There’s no shortage of odd sights in Hollywood, but this one really stood out. Perched on the west side of Highland, a cryptic billboard spent half a decade advertising The Room. Being a man of means, Wiseau paid for it himself. Design-wise, this thing was rather straightforward. The sign mainly consisted of a scowling Johnny close-up with a plug for the movie’s official website. Far more intriguing to most passersby was its location: Just a few blocks away stands the Dolby Theatre, home of the Academy Awards ceremonies. As The Room’s cult following grew, the sign became a minor landmark of sorts. Then, long after Wiseau had the image removed in 2008, Sestero advertised The Disaster Artist on this exact same billboard.

8. THE ROOM’S ORIGINAL RUN ONLY MADE $1900.

On June 27, 2003, Wiseau’s masterpiece arrived in theaters—two of them, to be precise. The Room’s initial run was confined to the Laemmle Fallbrook and Fairfax cinemas in Los Angeles. By the time it was pulled from both just 14 days later, the film had grossed a meager $1900. Yet, all was not lost. B-movie history was about to intervene.

9. ONE CINEPHILE ALMOST SINGLE-HANDEDLY KICKED OFF THE ROOM’S CULT FOLLOWING.

One of the few people who saw the film during that two-week original run was screenwriter Michael Rousselet. At an “absolutely empty” theater, he found himself enthralled by The Room and its mesmerizing, laugh-out-loud ineptitude. Toward the end of the film, Rousselet started ringing his friends and telling them “You have to come see this movie.” Three days later, he’d amassed a crowd of more than 100 people. Many emailed Wiseau to personally thank him for his work. Encouraged, the director set up an encore, midnight showing at Laemmle. The turnout exceeded even his wildest expectations and—without hesitation—Wiseau arranged to have it screened monthly.

10. WISEAU HAS RETROACTIVELY CALLED THE ROOM A DARK COMEDY.

To hear Wiseau tell it, the film was supposed to be a humorous, tongue-in-cheek farce all along—which means that The Room’s narrative blunders, according to Wiseau, were deliberate. Yet an anonymous cast member disputed this claim in a 2008 conversation with Entertainment Weekly. “He was trying to put together a drama,” claimed the source. “It was basically his stage to show off his acting ability.”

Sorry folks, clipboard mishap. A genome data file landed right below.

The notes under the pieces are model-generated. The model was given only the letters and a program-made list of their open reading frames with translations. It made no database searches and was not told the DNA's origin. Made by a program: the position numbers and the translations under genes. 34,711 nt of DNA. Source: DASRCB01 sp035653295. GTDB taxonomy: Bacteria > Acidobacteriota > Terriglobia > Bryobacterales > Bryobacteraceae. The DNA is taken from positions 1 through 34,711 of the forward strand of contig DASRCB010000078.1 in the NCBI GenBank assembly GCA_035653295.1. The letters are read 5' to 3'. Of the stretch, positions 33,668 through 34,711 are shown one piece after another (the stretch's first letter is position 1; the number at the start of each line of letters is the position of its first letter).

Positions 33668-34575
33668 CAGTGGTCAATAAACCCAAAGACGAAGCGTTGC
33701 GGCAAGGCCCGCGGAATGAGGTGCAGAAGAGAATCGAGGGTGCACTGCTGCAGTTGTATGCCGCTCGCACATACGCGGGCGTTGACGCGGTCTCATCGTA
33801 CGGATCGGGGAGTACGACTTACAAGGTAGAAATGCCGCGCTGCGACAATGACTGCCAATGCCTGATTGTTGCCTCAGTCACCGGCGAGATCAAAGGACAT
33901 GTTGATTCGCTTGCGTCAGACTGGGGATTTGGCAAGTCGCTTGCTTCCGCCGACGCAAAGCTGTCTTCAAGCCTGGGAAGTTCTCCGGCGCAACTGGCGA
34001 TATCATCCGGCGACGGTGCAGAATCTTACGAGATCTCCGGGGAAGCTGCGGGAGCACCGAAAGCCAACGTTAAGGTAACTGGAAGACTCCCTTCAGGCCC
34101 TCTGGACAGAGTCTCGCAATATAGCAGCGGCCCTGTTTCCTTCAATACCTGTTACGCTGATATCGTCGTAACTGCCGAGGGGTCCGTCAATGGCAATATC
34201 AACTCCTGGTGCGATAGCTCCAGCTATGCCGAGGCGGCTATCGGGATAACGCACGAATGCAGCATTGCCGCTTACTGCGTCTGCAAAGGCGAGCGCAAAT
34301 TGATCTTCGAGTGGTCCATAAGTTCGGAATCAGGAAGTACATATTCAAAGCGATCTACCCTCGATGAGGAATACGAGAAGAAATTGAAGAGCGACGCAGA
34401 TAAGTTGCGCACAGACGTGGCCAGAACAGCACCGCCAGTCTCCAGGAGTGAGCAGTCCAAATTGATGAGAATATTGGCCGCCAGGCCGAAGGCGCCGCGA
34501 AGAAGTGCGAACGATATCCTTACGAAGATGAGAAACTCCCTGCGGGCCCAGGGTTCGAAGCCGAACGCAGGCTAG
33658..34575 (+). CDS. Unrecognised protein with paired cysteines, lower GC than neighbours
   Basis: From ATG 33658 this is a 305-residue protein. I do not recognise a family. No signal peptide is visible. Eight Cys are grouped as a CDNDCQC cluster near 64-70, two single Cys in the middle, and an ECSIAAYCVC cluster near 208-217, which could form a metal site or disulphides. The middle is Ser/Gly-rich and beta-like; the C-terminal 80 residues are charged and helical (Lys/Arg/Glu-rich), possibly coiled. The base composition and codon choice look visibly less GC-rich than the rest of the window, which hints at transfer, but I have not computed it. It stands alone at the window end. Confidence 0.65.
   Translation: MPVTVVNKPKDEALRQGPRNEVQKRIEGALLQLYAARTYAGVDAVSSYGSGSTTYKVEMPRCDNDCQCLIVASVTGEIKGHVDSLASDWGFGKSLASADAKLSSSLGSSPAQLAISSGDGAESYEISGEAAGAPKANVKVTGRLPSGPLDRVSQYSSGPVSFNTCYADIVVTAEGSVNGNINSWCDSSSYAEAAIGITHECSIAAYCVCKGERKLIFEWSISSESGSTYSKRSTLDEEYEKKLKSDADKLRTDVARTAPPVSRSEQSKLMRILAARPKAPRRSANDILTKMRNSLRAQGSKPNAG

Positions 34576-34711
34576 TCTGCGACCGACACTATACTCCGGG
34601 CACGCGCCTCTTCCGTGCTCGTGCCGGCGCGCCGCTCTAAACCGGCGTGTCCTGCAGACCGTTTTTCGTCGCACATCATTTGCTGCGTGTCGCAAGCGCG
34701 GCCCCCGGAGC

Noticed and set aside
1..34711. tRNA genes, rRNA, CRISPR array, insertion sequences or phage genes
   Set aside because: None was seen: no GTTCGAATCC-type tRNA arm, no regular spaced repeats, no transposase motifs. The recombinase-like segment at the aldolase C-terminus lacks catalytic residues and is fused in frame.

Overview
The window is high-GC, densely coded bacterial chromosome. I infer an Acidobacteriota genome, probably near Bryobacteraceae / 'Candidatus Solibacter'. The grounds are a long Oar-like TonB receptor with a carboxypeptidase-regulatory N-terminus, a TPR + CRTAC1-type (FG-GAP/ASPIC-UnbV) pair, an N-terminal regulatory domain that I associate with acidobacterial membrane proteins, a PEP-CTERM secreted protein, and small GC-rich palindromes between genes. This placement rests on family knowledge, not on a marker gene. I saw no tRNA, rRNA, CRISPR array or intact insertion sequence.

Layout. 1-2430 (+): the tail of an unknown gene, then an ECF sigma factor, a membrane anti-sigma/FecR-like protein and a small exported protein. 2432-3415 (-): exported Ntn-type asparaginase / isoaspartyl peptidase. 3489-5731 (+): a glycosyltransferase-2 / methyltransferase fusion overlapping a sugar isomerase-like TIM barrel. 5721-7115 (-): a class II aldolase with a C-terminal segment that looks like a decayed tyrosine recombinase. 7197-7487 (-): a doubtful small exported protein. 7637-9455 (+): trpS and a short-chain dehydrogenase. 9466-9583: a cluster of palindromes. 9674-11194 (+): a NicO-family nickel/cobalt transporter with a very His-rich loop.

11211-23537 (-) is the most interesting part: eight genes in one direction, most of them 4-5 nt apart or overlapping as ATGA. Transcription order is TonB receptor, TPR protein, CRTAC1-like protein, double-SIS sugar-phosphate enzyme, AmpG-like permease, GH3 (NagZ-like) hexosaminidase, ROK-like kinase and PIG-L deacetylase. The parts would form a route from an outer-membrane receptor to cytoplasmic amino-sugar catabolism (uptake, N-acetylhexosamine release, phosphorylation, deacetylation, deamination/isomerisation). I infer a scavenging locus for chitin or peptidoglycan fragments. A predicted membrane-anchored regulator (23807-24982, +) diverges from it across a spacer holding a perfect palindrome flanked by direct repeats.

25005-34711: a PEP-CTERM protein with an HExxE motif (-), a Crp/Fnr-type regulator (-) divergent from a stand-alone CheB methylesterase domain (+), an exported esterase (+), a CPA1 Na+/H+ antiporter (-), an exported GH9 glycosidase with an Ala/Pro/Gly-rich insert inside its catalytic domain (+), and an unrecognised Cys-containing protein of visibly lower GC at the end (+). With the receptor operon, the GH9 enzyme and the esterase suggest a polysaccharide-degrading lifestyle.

11. JAMES FRANCO JUST MADE A MOVIE ABOUT THE ROOM—AND WISEAU MIGHT HAVE A CAMEO.

Scheduled for release sometime this fall, The Masterpiece is a big-budget film adaptation of The Disaster Artist. James Franco is directing and will also be playing Wiseau—and, evidently, he got to share a scene with the man himself. “Tommy was involved contractually,” Franco said. “We had to give him a cameo opposite me which was very weird because I was playing him. I don’t know if that’ll end up in the movie or not, but it was a surreal experience.”

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How to Make Miles Davis’s Famous Chili Recipe
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STF/AFP/Getty Images

Miles Davis, who was born on May 26, 1926, was one of the most important and influential musicians of the 20th century, and changed the course of jazz music more times in his life than some people change their sheets. He was also pretty handy in the kitchen.

In his autobiography, Miles, Davis wrote that in the early 1960s, “I had gotten into cooking. I just loved food and hated going out to restaurants all the time, so I taught myself how to cook by reading books and practicing, just like you do on an instrument. I could cook most of the great French dishes—because I really liked French cooking—and all the black American dishes. But my favorite was a chili dish I called Miles's South Side Chicago Chili Mack. I served it with spaghetti, grated cheese, and oyster crackers."

Davis didn’t divulge what was in the dish or how to make it, but in 2007, Best Life magazine got the recipe from his first wife, Frances, who Davis said made it better than he did.

MILES'S SOUTH SIDE CHICAGO CHILIK MACK (SERVES 6)

1/4 lb. suet (beef fat)
1 large onion
1 lb. ground beef
1/2 lb. ground veal
1/2 lb. ground pork
salt and pepper
2 tsp. garlic powder
1 tsp. chili powder
1 tsp. cumin seed
2 cans kidney beans, drained
1 can beef consommé
1 drop red wine vinegar
3 lb. spaghetti
parmesan cheese
oyster crackers
Heineken beer

1. Melt suet in large heavy pot until liquid fat is about an inch high. Remove solid pieces of suet from pot and discard.
2. In same pot, sauté onion.
3. Combine meats in bowl; season with salt, pepper, garlic powder, chili powder, and cumin.
4. In another bowl, season kidney beans with salt and pepper.
5. Add meat to onions; sauté until brown.
6. Add kidney beans, consommé, and vinegar; simmer for about an hour, stirring occasionally.
7. Add more seasonings to taste, if desired.
8. Cook spaghetti according to package directions, and then divide among six plates.